“Zero tolerance policy.”
We turned to look at each other, my fellow passenger, a black lady with a British accent. She rolled her eyes and gestured with her right hand, saying in silence, “What’s up with this driver?”
The passengers obeyed. The trip to NYC passed uneventfully. I didn’t need a pepper spray after all, vanquishing an acquaintance’s hypothesis that I was headed for catastrophe by taking a Greyhound bus to the Big Apple.
She didn’t talk to me during most of the journey. I didn’t want to disturb her. Her back was towards me as she rested. Occasionally, she would file her nails or moisturize her hands and face. The cream smelled good. As we reached the terminal, she talked about the only city in America she would and could live in: New York city. And in other parts of the world? London. Paris? Passe, although she could speak French. She was international and couldn’t imagine living anywhere else. We talked about Hongkong after she found out I was from Singapore (“a bit sterile”).
“I could live there,” she said about Hongkong.
“Xi-oy” (Cantonese for water), she offered this word for mirth. I laughed.
“Yes! In the right tones too!”
“Hou!” (Cantonese for good) I laughed once more.
And she vanished into the Port Authority Terminal crowd.
8 hours later. Through cloudy dark weather most of the way, I landed at Port Authority Terminal. We had ridden into a winter storm. (Why did I leave sunny Richmond?) With a heavy haversack (not so when I was packing) and a big tote, I meandered through the never-ending frenzied hordes of people at Times Square. Snowflakes larger than the size of quarters pelted down my long past-the-knee goose-down outercoat; rain ensured I whip out my umbrella. Well, for maybe 5 minutes. My umbrella succumbed to the strong gusts of wind. Past Sephora, down Broadway, I trudged on. No yellow cab would go to my hotel. Walk I must then. Without an umbrella, I lost some verve, or maybe nerve, as to when and whether I would reach my hotel. $14.88 less later, I got another umbrella and persisted.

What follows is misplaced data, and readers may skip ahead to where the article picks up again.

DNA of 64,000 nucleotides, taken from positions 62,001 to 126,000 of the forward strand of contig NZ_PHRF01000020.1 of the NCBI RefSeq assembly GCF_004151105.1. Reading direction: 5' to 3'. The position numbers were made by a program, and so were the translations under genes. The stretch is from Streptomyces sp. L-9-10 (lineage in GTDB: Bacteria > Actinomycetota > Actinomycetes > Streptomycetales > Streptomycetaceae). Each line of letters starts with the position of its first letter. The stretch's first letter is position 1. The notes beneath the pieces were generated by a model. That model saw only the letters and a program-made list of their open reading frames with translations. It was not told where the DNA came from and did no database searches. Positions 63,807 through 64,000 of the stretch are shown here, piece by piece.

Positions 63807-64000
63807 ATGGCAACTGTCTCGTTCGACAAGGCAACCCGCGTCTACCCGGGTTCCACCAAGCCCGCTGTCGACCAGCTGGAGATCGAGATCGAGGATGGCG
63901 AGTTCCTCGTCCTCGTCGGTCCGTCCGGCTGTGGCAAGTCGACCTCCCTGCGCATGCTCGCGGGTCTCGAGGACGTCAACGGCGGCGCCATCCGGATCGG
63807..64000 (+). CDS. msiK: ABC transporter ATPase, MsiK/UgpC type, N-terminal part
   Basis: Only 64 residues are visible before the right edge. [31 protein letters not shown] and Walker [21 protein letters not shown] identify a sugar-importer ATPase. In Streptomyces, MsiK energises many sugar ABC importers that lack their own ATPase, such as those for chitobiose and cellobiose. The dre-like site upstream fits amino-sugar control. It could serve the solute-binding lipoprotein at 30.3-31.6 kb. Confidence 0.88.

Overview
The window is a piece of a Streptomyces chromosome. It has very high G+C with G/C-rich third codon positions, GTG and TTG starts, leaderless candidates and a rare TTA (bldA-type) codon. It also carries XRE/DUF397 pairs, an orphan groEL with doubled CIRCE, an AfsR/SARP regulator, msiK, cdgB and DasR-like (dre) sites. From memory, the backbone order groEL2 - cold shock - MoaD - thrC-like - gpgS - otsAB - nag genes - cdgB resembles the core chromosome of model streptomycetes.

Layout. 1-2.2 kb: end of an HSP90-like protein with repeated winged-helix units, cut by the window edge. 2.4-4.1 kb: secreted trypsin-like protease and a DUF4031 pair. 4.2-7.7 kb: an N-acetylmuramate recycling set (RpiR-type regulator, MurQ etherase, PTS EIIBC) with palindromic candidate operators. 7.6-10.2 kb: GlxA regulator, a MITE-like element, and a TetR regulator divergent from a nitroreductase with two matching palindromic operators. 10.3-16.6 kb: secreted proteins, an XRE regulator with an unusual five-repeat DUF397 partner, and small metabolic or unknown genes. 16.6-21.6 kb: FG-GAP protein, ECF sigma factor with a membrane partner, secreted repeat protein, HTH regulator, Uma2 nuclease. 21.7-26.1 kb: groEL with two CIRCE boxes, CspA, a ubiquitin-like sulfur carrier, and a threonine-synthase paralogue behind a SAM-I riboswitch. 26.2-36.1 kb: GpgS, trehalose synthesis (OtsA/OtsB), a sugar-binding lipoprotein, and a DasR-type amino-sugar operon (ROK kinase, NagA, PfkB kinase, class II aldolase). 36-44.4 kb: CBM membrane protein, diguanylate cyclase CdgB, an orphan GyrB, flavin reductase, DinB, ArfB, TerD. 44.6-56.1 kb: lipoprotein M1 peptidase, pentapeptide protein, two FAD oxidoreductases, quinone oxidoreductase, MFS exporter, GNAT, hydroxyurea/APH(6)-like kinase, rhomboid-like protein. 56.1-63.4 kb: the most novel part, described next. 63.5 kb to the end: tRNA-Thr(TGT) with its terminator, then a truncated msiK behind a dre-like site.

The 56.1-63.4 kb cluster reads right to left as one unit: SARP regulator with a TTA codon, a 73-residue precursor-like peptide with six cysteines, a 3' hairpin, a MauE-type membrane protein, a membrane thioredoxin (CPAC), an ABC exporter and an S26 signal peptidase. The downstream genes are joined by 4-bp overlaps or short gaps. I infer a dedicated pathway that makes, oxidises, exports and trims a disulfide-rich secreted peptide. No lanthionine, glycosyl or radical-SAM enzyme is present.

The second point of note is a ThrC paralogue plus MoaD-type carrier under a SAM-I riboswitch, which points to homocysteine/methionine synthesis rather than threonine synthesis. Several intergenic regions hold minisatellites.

Down Broadway, past 6th Avenue. The hotel sign with flashing lights came into view.
I stumbled into my high-class dorm, with bunk beds, that cost 4 times my play ticket.
|Heading out early. People-watching with a MacDonald’s breakfast.|
|3 words. Wet.grey.cold|
|Am I getting close?|
|Who’d have guessed? Greenwich House=Barrow Street Theatre.|
I relented. I would take the train to get to 42nd Street from Barrow Street (which was near 4th Street). It was too cold at 5pm to walk.
I got on the A-train and sat down. There were no announcements. I missed the Times Square-42nd Street station. It was already the 50th Street. Fine. I got out and hopped onto the next train to get back to 42nd Street-Bryant Park.
Out of the train into the streets. Amongst travelers who were frequently taking pictures. Posing. Grinning. Is it me? Am I too tired or just longing for the solitude to reflect on the powerfully visceral play I had trekked so far to watch?
The Port Authority Terminal building loomed large. I made it down two levels and found the station.
A young girl originally from Puerto Rico sat next to me. If I thought I was inexperienced at taking buses (Well, I’d always flown), here was someone who was more anxious, although she didn’t really show it. It was her first trip out of NYC into another state in the US. I told her I’d never taken a greyhound before since I arrived a decade ago. She looked and voiced her thrill at finding a “good person” on this trip, someone as “green” as she was. It was a compliment.
A dermatologist-in-training. A dancer. She gives back to the community through dance. She made me feel better about myself and my dreams. I wanted to be where she was, at her young age she was doing much more than I was at her age. Or maybe just differently.
It was uncanny. We had both seen Tribes, Mama Mia, Jersey Boys, Phantom of the Opera, Les Miserables. She insists she wouldn’t watch Les Mis in film. I laughed.
“Just enjoy the music?” I said weakly. I couldn’t even convince myself. Russell Crowe ruined it.
Our conversation centered around arts, theater, and the translation of theater into movies. We both agreed. Movies could never replace live theater.
The back of the bus was noisy. Some guys were talking loudly. I wish the first Greyhound driver was here to hush him up.
“Zero tolerance policy.”I won’t be amused this time.
Chesapeake House. Alexandria. Fredericksburg … 7 hours later, I was home.
She’d travel on for 8 more hours. “If we pay attention, we will learn new things we may never have learned before.” #CrashCreativity course lessons prepared me in some way to be open to new experiences.